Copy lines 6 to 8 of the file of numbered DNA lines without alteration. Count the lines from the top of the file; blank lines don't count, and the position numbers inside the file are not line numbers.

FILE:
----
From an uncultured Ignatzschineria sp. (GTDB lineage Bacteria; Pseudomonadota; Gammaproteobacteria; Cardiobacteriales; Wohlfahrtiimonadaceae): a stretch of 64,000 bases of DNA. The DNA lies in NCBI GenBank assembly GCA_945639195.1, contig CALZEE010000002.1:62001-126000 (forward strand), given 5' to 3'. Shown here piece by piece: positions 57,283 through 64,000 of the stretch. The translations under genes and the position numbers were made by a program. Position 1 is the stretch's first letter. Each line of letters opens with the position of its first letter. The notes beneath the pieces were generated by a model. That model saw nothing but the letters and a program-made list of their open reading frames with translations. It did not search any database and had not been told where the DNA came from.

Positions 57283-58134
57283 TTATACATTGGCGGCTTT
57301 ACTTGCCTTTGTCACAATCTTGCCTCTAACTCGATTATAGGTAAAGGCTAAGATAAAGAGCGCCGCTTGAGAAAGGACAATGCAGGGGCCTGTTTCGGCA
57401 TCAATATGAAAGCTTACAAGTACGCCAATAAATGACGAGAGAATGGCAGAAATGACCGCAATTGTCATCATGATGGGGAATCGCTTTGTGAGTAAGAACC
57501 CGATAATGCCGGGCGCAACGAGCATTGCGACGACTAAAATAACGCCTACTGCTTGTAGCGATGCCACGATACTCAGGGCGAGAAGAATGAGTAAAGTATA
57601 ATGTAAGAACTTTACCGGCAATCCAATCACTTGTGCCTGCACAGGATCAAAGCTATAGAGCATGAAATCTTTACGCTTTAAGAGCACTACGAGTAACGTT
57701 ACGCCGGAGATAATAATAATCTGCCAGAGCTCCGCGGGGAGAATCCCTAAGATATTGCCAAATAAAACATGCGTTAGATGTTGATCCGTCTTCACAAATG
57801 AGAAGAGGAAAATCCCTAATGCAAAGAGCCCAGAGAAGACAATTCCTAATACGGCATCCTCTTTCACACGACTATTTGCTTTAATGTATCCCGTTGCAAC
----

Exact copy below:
57501 CGATAATGCCGGGCGCAACGAGCATTGCGACGACTAAAATAACGCCTACTGCTTGTAGCGATGCCACGATACTCAGGGCGAGAAGAATGAGTAAAGTATA
57601 ATGTAAGAACTTTACCGGCAATCCAATCACTTGTGCCTGCACAGGATCAAAGCTATAGAGCATGAAATCTTTACGCTTTAAGAGCACTACGAGTAACGTT
57701 ACGCCGGAGATAATAATAATCTGCCAGAGCTCCGCGGGGAGAATCCCTAAGATATTGCCAAATAAAACATGCGTTAGATGTTGATCCGTCTTCACAAATG